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“I felt like kind of a jerk doing it.”
When Glen says this, he’s talking about his stand-up album, not this interview.
When I talk to Glen Tickle on the phone, it’s not our first conversation, just our first in many years. It’s also our longest and most interesting conversation by far. We talk about his debut album Yes, Really and its early success, his new record label and its origins in – what else – a joke, and his comedic style.
Glen began doing stand-up sometime in 2009. I first met him roughly around the same time. He substituted for my homeroom teacher a few times during my senior year of high school. I didn’t find his name unusual or amusing, but that was because I knew his brother Keith. I did find him funny, sitting with his sneakered feet up on the teacher’s desk, telling us to stay out of trouble so he could stay out of trouble.
The album features material than spans the entire seven years of Tickle’s career in comedy. The title [Yes, Really.] comes from its initial bit – the comedian’s longstanding opener – and derive from the experience of substitute teaching for classes of various ages with a last name like Tickle.
“I wanted a joke that would make sense. The other thing is that it’s in that joke, but it’s also part of my life. I tell people my name and they don’t believe me,” Glen tells me about the choice of title.
To his credit, he still seems vaguely amused by the idea – not to call it a burden, for there are worse surnames by far – even after dealing with it for over thirty years.
“I had a club booker who was late to pay me once, because he was going to cut me a check and he was like, ‘I can’t fill out a check for a stage name – I need your real name’[…]and it makes me hate – there are comedians that use stage names for various reasons – but whenever I meet a comedian that uses a silly stage name, I instantly hate them, because if they didn’t do that, people wouldn’t think that is what I’m doing.”
In relating this anecdote – as in the rest of our conversation – Glen is calm, his delivery relaxed. He’s like this on stage, too. Measured is a good way to put it. When I bring it up, he explains, “I have to ramp it up a little bit on stage. On the album, that’s about as excited as I get”.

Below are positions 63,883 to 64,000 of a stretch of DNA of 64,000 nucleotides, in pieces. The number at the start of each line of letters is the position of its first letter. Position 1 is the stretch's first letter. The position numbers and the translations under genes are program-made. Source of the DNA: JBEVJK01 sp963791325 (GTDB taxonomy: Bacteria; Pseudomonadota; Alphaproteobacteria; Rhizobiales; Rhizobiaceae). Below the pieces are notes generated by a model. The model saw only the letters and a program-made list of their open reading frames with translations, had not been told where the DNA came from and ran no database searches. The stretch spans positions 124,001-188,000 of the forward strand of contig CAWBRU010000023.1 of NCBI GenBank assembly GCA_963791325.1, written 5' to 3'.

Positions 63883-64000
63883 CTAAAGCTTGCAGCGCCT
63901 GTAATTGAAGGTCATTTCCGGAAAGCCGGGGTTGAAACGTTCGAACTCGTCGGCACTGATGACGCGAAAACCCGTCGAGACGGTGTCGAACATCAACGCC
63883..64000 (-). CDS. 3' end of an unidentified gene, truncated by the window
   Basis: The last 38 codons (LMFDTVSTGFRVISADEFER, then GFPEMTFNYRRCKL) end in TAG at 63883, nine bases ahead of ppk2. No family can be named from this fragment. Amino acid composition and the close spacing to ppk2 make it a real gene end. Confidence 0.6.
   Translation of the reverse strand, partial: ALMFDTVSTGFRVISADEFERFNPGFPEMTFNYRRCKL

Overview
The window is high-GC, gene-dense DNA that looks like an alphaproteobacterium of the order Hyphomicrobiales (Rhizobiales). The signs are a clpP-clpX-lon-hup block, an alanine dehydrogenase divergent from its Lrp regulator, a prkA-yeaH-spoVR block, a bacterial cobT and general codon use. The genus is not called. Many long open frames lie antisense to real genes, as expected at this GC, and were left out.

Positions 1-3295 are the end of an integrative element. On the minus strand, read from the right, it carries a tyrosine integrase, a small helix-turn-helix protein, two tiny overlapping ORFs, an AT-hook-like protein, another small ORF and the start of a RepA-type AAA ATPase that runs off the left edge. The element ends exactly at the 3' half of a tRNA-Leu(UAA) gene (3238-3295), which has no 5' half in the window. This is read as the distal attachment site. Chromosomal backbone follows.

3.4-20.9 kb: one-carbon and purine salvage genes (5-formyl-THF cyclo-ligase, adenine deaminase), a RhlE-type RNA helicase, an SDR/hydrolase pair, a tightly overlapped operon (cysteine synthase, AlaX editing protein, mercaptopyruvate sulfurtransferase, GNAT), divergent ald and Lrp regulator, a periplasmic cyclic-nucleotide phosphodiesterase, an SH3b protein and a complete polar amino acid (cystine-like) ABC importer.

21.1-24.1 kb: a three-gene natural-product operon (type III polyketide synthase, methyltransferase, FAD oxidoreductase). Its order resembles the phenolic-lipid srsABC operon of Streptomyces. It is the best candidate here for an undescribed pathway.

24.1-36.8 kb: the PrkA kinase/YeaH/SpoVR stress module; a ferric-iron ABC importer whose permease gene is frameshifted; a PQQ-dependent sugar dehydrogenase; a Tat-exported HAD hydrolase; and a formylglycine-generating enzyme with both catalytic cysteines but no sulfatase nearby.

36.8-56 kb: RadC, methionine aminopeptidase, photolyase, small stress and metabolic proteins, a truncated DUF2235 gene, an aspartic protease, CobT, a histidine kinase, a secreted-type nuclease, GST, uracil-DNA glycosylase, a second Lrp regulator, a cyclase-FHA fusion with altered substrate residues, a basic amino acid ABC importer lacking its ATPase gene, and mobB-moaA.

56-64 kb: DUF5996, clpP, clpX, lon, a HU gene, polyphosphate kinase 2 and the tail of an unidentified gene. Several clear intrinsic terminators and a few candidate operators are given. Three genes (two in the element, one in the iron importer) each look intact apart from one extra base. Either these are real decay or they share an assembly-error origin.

It also probably helps that he’s excited. At the time of our conversation, Yes, Really has been out for a week and has debuted at lucky #13 on the Billboard Comedy Albums Chart.
“I probably never thought about the Billboard Comedy Albums Chart before in my life, until they emailed me and said I was on it, and now it’s the single greatest chart in the world.” he said.
“I got this e-mail at 12:21 a.m., and they sent it through the contact info on my Bandcamp page. Like, they didn’t even email me directly. So the e-mail showed up and I look at it like, ‘who sends important emails in the middle of the night on Saturday?’ It was a guy – from Billboard – who said the album made the chart for Monday and he needed to verify some information, and then he signed it with a regular, you know, email signature with his name and email address, job title, all that stuff. So, I looked it up, and he was a real guy, but I’m like, anybody could’ve just sent anything in that form. So, uh, I have a nemesis, I basically asked my friend if he would be my nemesis, and we would just try to destroy each other. So because it came in the middle of the night I kind of thought it was him – but I was like, this is a level of detail, that’s next level. I would’ve been disappointed if I hadn’t actually made the list, but also like – that’s some good trolling.”